tea

Green tea really does improve your memory

Sunday, September 01, 2013 by: J. D. Heyes
Tags: green tea, improved memory, dementia prevention

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Delicious
(NaturalNews) You've heard it before, but it's true: Green tea, one of the most studied substances in recent history, really does help improve your memory.

That is the not-so-new conclusion of Chinese researchers who essentially have reaffirmed that the chemical properties of green tea tend to affect the generation of brain cells, which provides benefits for memory and spatial learning.

Prof. Yun Bai, of the Third Military Medical University in Chongqing, China, and a research team focused on the organic chemical epigallocatechin-3 gallate, which is better known as EGCG, an antioxidant ingredient of green tea.

"Green tea is a popular beverage across the world," said Bai in a statement. "There has been plenty of scientific attention on its use in helping prevent cardiovascular diseases, but now there is emerging evidence that its chemical properties may impact cellular mechanisms in the brain."

Improvements in recognition and spatial memory

The results of the study, which were published in the journal Molecular Nutrition & Food Research, found that EGCG elevated the production of neural progenitor cells, which - like stem cells - can adapt, or differentiate, into various other types of cells.

"We ran tests on two groups of mice, one which had imbibed EGCG and a control group," Bai said. "First the mice were trained for three days to find a visible platform in their maze. Then they were trained for seven days to find a hidden platform."

Researchers found that the EGCG-treated mice required far less time to find the hidden platform and overall EGCG enhanced learning and memory capabilities by improving object recognition and spatial memory.

Earlier studies have shown similar benefits of consuming green tea, many of which could be construed as improving mental function, especially as we age.

For example, a recent study in Japan, which was led by Yasutake Tomata of the Tohoku University Graduate School of Medicine, found a general decrease in "functional disability" among older adults who drank five cups of green tea daily, compared to those who consumed one or fewer cups per day.

Tomata and his team monitored almost 14,000 senior citizens 65 and older for three years. In the end, 13 percent of adults who drank just a cup or fewer of green tea daily became functionally disabled, compared to just seven percent who drank five or more.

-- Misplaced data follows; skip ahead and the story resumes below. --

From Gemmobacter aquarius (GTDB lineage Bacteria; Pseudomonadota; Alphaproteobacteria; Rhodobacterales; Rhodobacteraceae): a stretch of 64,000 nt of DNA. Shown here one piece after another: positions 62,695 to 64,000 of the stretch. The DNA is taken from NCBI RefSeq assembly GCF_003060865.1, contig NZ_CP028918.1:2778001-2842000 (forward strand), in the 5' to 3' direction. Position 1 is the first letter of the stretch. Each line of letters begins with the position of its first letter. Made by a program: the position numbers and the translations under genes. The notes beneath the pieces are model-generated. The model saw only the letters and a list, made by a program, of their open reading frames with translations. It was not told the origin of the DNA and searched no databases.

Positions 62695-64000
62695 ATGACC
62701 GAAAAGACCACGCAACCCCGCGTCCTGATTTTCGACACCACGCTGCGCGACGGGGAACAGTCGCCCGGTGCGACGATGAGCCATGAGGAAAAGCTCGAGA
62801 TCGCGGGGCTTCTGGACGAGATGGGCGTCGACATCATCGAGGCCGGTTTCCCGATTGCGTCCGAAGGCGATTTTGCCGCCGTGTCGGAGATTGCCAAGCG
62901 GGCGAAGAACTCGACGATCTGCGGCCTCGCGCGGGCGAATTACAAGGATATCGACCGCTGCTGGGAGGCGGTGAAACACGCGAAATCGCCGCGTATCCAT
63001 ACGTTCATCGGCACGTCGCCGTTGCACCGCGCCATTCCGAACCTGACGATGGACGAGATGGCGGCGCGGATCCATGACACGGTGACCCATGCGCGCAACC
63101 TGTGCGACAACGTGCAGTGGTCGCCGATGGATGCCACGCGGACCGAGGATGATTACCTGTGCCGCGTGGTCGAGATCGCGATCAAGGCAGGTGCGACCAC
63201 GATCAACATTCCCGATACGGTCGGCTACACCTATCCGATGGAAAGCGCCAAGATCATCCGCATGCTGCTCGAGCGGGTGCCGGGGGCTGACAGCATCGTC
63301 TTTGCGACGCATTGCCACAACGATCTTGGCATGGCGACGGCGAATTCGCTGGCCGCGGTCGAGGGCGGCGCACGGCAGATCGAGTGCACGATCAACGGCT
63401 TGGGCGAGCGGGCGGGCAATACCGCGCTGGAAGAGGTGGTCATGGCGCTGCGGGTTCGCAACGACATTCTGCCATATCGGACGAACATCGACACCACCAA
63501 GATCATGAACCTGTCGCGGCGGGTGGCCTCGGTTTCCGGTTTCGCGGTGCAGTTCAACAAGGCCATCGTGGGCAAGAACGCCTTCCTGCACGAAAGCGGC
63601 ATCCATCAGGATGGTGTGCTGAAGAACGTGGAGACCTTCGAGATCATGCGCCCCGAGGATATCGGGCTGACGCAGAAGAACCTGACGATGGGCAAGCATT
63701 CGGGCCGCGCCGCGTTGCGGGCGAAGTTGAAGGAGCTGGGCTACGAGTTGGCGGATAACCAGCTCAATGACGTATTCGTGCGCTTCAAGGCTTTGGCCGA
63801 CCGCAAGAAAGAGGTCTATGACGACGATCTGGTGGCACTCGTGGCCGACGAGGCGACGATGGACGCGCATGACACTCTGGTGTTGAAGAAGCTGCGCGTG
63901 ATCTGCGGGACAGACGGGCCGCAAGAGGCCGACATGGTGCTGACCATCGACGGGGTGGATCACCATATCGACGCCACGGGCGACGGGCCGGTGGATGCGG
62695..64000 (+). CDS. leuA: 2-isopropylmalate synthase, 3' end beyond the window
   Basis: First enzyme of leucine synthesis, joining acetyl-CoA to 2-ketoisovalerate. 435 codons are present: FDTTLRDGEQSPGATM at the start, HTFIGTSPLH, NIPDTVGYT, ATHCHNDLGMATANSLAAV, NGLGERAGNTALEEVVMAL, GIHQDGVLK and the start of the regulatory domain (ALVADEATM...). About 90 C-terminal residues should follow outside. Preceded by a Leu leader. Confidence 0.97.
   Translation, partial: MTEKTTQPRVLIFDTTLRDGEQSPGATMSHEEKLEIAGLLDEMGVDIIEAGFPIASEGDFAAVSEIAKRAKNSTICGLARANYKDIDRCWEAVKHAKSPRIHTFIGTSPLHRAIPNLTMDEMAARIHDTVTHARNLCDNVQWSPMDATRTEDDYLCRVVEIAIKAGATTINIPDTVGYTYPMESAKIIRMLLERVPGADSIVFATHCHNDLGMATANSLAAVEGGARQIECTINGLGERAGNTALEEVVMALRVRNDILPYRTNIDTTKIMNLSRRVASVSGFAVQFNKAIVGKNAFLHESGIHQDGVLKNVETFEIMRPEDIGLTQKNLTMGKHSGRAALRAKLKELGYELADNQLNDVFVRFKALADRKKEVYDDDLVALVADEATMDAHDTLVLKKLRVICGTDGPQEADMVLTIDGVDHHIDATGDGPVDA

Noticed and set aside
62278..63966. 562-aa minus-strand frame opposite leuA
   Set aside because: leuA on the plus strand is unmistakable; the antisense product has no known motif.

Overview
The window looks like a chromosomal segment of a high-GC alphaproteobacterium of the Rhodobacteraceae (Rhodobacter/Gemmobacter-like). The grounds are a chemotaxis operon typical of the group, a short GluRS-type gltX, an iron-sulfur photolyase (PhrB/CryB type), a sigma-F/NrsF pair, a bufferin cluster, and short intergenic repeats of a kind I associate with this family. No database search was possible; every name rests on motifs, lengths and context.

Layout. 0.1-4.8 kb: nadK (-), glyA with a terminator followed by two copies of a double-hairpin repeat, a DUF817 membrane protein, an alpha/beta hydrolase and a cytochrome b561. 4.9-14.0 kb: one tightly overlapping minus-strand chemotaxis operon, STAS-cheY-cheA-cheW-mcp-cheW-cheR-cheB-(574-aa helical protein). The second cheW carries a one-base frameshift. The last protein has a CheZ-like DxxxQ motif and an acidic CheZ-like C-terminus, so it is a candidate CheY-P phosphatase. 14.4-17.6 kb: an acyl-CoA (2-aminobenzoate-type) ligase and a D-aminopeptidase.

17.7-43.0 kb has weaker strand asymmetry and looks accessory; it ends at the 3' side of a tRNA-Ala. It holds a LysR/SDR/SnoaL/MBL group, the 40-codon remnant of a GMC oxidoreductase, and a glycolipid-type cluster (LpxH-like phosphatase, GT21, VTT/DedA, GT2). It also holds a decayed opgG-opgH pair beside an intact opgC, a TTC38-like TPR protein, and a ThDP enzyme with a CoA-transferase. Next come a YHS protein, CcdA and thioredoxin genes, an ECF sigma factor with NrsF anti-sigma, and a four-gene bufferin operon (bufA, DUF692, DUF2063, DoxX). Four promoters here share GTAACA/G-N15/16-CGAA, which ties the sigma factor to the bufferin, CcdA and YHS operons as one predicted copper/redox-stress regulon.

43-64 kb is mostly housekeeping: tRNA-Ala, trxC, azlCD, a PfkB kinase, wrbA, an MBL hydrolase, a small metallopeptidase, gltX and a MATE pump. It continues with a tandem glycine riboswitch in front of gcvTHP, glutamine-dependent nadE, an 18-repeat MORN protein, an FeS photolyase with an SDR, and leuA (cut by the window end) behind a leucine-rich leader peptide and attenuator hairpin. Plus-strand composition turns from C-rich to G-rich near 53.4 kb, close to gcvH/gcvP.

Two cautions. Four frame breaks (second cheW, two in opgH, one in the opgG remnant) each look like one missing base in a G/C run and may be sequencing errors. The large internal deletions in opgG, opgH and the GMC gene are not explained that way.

"Green tea consumption is significantly associated with a lower risk of incident functional disability, even after adjustment for possible confounding factors," Tomata and his research team wrote.

A healthy diet may contribute as well, but green tea is a definite factor

Granted, researchers have noted that people who consume green tea on a regular basis tend to be healthier anyway, consuming more fish, vegetables and fruit. They also tend to be more educated, have lower rates of smoking, suffer fewer heart attacks and strokes, and have greater mental sharpness overall.

In addition, they tend to be more socially active and have more family and friends to rely on.

Still, with all that in mind, researchers have found that green tea itself is definitely tied to a lower risk of disability.

Besides helping to boost mental performance and ability, researchers have linked the consumption of green tea with anti-cancer activities.

"The science is certainly promising," David L. Katz, MD, director of Yale University's Prevention Research Center, says, though he notes more research is needed to flesh out all of green tea's actual benefits.

British scientists have also found that, when green tea is consumed, it tends to spur something in the digestive process that contributes to anti-cancer and anti-Alzheimer's qualities.

"What was really exciting about this study was that we found when green tea is digested by enzymes in the gut, the resulting chemicals are actually more effective against key triggers of Alzheimer's development than the undigested form of the tea," said Dr. Ed Okello, a lead researcher at Newcastle University.

Sources:

http://www.upi.com

http://www.naturalnews.com/036363_green_tea_disabilities_aging.html

http://www.reuters.com

http://www.naturalnews.com/030984_green_tea_dementia.html

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